Keswick and cricket bags

Being completely and utterly out of shape, I look forward to the start of the 2008 cricket season tomorrow with some trepidation. Not that I’m in danger of being found out during the game itself, as a leisurely walk to the middle and back shouldn’t tax even my fitness. It’s carrying the cricket bag that frightens me. It’s absolutely massive. Never has so much sporting equipment been used by one man with such little effect.

The league season actually kicked off two weeks ago, but I was at a worship conference in Glasgow that day, and last weekend I spent a lovely few days in Keswick with the family. Keswick is one of those rare precious places that has, so far, avoided fostering the Axis of Evil partners (Starbucks et al) and as a result retains a wonderful character all of its own. The family, these days, comprises my mum, my sister Alison, her partner Angela, and little Maggie. That’s a lot of females. By the time Monday came, and Alison’s friends Diane and Caroline arrived, with their little girl in tow, I was just about ready to come home. It was just me and Hamish the cat, bloke-wise, and he was neutered, poor thing. You know things are in a pretty sorry state when your only man-to-man conversation is with an emasculated cat.

Couldn’t be more different from my last visit to Keswick, when, all the way back in 2002, I shared the very same cottage with 5 other lads, in order to celebrate my best mate Grant’s impending marriage. Not a female in sight, apart from the TVR Tuscan we had hired for the weekend. Our Keswickian neighbours were mightily impressed when we revved the 4.2 litre straight six outside their window of a morning. I worried for the whole weekend that Grant would wrap the TVR round a tree, which would have instantly lost me £1000 in insurance excess, which I didn’t have. My anxieties were not eased when it started snowing on the Saturday morning. But we all made it back in one piece, including the car.

So anyway, in preparation for the forthcoming cricketing humiliation that is the 2008 summer, I lumbered down to cricket practice two nights ago, and was promptly sent in to bat, whereupon I unfurled my array of cricketing strokes. I managed to display all my best ones, including the leading edge, the top edge and the outside edge. Somewhat disconcerting, cricket practice, as the surface in the nets is some artificial substance in pristine condition, with a hard, true bounce. Whereas we normally play on slow pitches with variable bounce. So the merits of net practice are somewhat questionable, although it does at least allow you to reacquaint yourself with your cricket bat when you haven’t picked it up since last season, and of course gives you some practice in the art of carrying your oversized cricket bag to and from the car. It also allows you to spend at least a few minutes ‘batting’, as distinct from ‘carrying one’s bat to and from the middle’.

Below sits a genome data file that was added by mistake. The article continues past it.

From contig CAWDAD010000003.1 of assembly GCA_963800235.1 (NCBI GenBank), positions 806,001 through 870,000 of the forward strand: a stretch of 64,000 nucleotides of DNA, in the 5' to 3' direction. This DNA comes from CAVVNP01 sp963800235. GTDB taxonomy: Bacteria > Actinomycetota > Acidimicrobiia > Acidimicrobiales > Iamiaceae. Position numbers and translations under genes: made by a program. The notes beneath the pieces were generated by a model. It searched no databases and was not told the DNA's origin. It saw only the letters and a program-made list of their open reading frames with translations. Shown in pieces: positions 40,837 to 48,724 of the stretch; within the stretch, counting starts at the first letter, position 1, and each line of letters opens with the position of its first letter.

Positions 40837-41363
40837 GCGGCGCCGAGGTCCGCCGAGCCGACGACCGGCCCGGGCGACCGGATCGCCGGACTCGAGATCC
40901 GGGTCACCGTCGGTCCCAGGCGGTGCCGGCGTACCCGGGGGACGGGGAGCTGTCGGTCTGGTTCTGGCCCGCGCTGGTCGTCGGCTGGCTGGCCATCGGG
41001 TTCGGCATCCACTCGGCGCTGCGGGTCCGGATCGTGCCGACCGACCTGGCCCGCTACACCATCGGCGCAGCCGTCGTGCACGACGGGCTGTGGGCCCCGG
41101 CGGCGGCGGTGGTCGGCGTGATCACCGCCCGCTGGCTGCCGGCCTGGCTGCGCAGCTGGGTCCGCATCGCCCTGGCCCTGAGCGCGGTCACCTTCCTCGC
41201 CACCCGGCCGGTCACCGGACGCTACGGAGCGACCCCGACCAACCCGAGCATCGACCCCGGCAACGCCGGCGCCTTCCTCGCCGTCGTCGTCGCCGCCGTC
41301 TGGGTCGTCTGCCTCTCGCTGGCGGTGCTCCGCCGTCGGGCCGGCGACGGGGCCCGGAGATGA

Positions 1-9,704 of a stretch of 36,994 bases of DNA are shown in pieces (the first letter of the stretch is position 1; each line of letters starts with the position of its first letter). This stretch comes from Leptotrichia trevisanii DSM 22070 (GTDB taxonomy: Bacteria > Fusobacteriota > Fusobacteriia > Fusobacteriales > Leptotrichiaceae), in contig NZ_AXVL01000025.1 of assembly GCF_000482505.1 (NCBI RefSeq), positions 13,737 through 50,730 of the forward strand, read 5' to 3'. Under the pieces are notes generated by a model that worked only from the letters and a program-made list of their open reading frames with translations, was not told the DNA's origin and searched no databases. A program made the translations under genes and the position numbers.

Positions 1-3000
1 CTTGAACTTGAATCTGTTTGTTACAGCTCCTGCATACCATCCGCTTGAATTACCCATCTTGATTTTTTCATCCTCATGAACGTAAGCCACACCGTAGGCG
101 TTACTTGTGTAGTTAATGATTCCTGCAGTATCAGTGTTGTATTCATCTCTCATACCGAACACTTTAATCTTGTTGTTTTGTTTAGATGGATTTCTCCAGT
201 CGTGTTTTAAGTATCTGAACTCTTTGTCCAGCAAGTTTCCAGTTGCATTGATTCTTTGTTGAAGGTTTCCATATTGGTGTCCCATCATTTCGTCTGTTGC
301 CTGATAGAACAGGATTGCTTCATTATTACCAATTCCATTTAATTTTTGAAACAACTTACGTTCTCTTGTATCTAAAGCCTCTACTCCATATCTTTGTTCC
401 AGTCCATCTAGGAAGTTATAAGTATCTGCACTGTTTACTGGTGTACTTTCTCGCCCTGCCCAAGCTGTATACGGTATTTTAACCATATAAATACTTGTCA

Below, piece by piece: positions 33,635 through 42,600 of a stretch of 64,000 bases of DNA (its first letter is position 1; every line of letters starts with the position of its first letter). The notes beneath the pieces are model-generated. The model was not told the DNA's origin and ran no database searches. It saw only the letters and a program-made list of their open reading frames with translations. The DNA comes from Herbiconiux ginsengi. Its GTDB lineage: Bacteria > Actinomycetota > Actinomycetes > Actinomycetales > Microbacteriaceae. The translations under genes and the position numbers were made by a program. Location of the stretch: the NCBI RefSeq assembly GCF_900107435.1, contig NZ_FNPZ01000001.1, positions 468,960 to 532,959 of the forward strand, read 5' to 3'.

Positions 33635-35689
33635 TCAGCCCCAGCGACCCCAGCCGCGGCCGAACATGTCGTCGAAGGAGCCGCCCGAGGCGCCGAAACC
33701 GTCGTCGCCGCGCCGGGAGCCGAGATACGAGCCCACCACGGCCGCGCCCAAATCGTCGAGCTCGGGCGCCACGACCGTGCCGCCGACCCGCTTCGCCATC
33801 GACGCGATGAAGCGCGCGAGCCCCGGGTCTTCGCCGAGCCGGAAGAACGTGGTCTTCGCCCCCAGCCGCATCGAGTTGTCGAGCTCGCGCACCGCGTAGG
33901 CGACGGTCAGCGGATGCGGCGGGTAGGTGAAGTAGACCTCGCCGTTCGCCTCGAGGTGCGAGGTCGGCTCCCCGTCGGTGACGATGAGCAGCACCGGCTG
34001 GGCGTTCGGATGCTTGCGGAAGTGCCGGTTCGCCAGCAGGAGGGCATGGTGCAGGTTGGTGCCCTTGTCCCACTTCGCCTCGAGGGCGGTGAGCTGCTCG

Wiseman called me tonight to see what I was up to. I was busy, as it happens, on the way through to Glasgow to see the aforementioned Grant. On my way to my first ever Italian restaurant with an Indian waiter (Parmesan and black pepper, pliss? Thank you pliss) although I didn’t know it at the time. So I suggested we hook up tomorrow night after cricket.

“You’re playing cricket tomorrow? Crumbs, you’ll be depressed.”

Thanks Mark. As distinct from my usual ebullient self, you must mean.

I may not be depressed (although there is every likelihood of this) but I will be sore. Ten minutes of batting followed by what amounted to two overs ‘bowling’ (I use the term loosely) and two days later I feel like I’ve been run over by a truck. Or maybe a large cricket bag…

5 thoughts on “Keswick and cricket bags”

  1. Time to sing some Simon and Garfunkel again perhaps… “Hello darkness my old friend, I’ve come to talk with you again…” ;P

  2. Funny, I used to enjoy listening to cricket on the radio during school summer holidays. mostly when I was building things with Lego.

    I still have a soft spot for radio 4 long wave (until I get into the DAB revolution), however the time to sit and wile away an afternoon with moulded plastic blocks and the sound of cricket seems to have escaped me for the moment.

    It’s around here somewhere….

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